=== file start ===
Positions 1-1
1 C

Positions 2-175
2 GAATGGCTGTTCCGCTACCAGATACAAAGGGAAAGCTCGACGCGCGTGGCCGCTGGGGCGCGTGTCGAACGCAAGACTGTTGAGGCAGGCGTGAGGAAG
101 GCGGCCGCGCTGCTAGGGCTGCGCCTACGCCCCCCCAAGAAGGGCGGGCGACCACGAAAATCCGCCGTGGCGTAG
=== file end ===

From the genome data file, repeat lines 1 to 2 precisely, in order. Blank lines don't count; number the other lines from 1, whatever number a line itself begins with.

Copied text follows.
Positions 1-1
1 C